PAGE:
To answer a few of the questions from members: You can expect exhaust gas temperatures LOP to be in the 1,400s, depending on conditions. As for fears about burning exhaust valves, George Braly of General Aviation Modifications, Inc., reminds that the exhaust valves spend 75 percent of their time seated, allowing heat to be wicked away into the engine. Also when seated, they are not exposed to the combustion process, which can run 4,000 degrees F or so–making 1,400 degrees seem downright chilly. Those operating LOP properly with good monitoring equipment shouldn’t see problems with exhaust valves.

One member reports running the Lycoming in his Cessna 182 25 degrees LOP and shaving about 3 gph off his fuel burn, but costing him 9 knots. That’s a larger speed decrease than most Continental engine drivers will see, especially when running only 25 degrees LOP.

Keep sending your questions and sharing your experiences. Everyone benefits.

Hitchin a ride to OSH

Monday, July 28th, 2008

I’m the lucky one. Pubs admin Miriam Stoner and I flew the Get Your Glass Sweepstakes Archer to Oshkosh yesterday. It was a great trip. We left Frederick at 0910 local and landed at OSH at 1530 local. I thought we were going to be able to make it VFR, but the leading edge of a cold front that was sitting in western OH forced me to pick up our IFR flight plan in western MD. Despite some strong weather in Wisconsin and other areas associated with this front, it had lost steam and was only producing light rain.

I planned the flight using Voyager, a flight planning software I was using for a product review. It told me that Fulton County, OH (USE) had fuel for $4.95 a gallon! Sure enough, it was still less than $5 when we got there, and they gave us a courtsey car to grab a bite.

For the final leg we climbed up high to cross Lake Michigan. It was a great view, but winds were on the nose at 40 to 45 knots.

The arrival into OSH was fairly uneventful. Things happen fast and you need to keep your head on a swivel. But do that and you’ll be fine. Here are some pics of the cockpit.

Kumbayah

Monday, July 28th, 2008

One great thing about large air shows like Oshkosh is that regardless of background, everyone comes together to share in the joy of aviation. Homebuilts mix with jets and gyrocopters mix with high-performance pistons. It’s a melting pot of flight. Want proof? Check out the King Air pilot and passengers. Who says you can’t camp out under a turboprop (beside an FBO no less)?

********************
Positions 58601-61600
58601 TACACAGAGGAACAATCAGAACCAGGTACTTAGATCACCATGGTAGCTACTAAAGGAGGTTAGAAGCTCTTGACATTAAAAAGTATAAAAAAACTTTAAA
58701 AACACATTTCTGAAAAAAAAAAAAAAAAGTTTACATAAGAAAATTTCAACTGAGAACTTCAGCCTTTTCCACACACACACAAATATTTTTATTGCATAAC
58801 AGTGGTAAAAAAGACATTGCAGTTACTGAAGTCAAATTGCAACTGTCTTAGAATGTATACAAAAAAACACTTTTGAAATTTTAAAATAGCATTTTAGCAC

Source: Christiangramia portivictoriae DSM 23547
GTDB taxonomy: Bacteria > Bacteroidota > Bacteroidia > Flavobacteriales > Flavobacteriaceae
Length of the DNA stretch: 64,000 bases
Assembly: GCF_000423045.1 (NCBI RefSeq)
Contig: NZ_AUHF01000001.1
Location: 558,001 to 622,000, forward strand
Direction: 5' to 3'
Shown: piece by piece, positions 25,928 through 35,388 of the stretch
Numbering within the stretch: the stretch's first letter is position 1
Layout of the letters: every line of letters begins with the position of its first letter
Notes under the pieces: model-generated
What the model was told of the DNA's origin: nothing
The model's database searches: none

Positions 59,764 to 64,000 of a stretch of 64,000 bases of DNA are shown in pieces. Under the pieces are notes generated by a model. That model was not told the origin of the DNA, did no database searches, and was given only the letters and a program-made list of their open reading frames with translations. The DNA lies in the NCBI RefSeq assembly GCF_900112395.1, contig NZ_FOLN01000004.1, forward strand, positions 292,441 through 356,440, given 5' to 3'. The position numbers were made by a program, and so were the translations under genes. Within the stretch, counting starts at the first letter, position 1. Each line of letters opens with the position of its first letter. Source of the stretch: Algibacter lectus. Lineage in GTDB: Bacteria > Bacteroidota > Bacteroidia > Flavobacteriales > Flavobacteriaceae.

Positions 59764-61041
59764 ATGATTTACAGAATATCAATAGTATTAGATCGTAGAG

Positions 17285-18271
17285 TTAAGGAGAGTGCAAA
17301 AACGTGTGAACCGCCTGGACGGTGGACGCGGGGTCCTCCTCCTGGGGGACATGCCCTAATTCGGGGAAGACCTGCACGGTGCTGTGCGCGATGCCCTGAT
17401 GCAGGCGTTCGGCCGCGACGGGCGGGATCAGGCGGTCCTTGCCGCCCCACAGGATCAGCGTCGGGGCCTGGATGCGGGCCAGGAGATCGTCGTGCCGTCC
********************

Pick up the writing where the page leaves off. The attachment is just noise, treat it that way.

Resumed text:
Best of both worlds

Friday, July 25th, 2008

On Tuesday, Associate Editor Ian Twombly and I flew N208GG, AOPA’s Get Your Glass Sweepstakes Archer, from Brandywine Airport in West Chester, Pennsylvania, to Frederick, Maryland. I was pretty excited about the opportunity because I have a bunch of Archer time, and this beautiful airplane didn’t disappoint me. Where to begin? First, there’s that Knots 2U baggage door strut. If I had a Cherokee and $179, that would be the first upgrade I’d do, thinking back on the times I’ve accidentally let go of the baggage door and hit myself in the head. Then there’s that sleek black leather interior. Admit it, you’ve had the same thoughts as me: Black leather interior? Won’t that be hot, and not in a good way? The airplane had been sitting outside Penn Avionics’ hangar on a 90-degree mid-July day, and when we opened the passenger door and climbed in, I braced myself for the expected pizza-oven blast. None came. The interior wasn’t cool as in “Oh, thank God for air conditioning,” but neither was it the unbearable heat you’d expect. You can thank the LP Aero windows for that. And you will, trust me. Oh, and those seats? They’re so luxurious, you’ll wish you had them in your family room.

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Around the World–Job Done!

Friday, July 25th, 2008

Well, Air Journey LLC’s escorted around-the-world trip is now fully logged by all 8 of its pilot-participants. As you may recall from my earlier blogs, this saga began back in May at Quebec City, then crossed the Atlantic to Inverness, Scotland and Paris. On July 22, the trip officially finished the home stretch as the airplanes cleared customs in Alaska and then re-entered the good old continental United States. The trip itinerary included stops in Malta, Egypt, Dubai, Oman, India, Thailand, Vietnam, Cambodia, South Korea, and Russia. Air Journey president Thierry Pouille declared the trip a success, but admitted that the pilots and passengers were a bit bushed after the two-month-long circumnavigation. Journey director J-P Arnaud took 10 days off to decompress from all those briefings, permits, and reservations he had to manage.

The airplanes on the trip included a PC-12, a TBM 700, a Cessna Mustang, a Royal Beech Duke (a turboprop conversion), and a Cessna Conquest II.

There were only two reroutings due to unanticipated events, Pouille said. The biggest road block came when the group tried to enter the People’s Republic of China. PRC officials denied the group entry, a setback I discussed in a previous blog, so the group forged ahead to Taiwan and South Korea.

As for mechanical problems, there were a few. The Duke needed new vacuum pumps and the PC-12′s AHRS units momentarily lost its bearings in a zone of magnetic anomalies called the “South East Asian Anomaly,” for example. Then its flaps malfunctioned. The biggest mechanical was with the Conquest II. Its landing gear wouldn’t extend, so repairs were made–twice–in Bangkok. Bad idea. The crew had to extend the gear using the nitrogen blow-down bottle three times, and even flew one leg with gear down until additional repairs were made in Hong Kong.

But all’s well that ends well. Want to go on Air journey’s 2009 RTW trip? It’s $68,750 per person, and leaves May 13, 2009 from Bar Harbor, Maine. The stops will be the same as this year’s trip, with the exception that the PRC is crossed off the list. Bali will take its place. For more information, go to the Web site and see blogs of the 2008 trip. With any luck, I’ll be along on a few of the 2009 trip’s legs. Air Journey will also be at EAA AirVenture–in Hangar D, at booth 4095–so you can sign up there and meet the Air Journey staff.